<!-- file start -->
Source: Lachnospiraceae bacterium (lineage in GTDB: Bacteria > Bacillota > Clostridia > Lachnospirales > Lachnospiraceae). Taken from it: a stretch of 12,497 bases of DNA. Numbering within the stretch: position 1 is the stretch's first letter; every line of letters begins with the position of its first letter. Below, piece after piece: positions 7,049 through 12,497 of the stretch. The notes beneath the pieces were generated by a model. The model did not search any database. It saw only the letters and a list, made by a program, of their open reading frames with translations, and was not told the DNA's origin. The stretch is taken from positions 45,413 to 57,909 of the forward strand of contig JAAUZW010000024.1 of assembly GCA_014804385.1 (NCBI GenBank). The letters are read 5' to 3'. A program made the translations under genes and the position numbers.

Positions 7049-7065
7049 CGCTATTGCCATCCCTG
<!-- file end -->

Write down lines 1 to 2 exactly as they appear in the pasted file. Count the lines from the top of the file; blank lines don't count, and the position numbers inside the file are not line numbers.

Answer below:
Source: Lachnospiraceae bacterium (lineage in GTDB: Bacteria > Bacillota > Clostridia > Lachnospirales > Lachnospiraceae). Taken from it: a stretch of 12,497 bases of DNA. Numbering within the stretch: position 1 is the stretch's first letter; every line of letters begins with the position of its first letter. Below, piece after piece: positions 7,049 through 12,497 of the stretch. The notes beneath the pieces were generated by a model. The model did not search any database. It saw only the letters and a list, made by a program, of their open reading frames with translations, and was not told the DNA's origin. The stretch is taken from positions 45,413 to 57,909 of the forward strand of contig JAAUZW010000024.1 of assembly GCA_014804385.1 (NCBI GenBank). The letters are read 5' to 3'. A program made the translations under genes and the position numbers.

Positions 7049-7065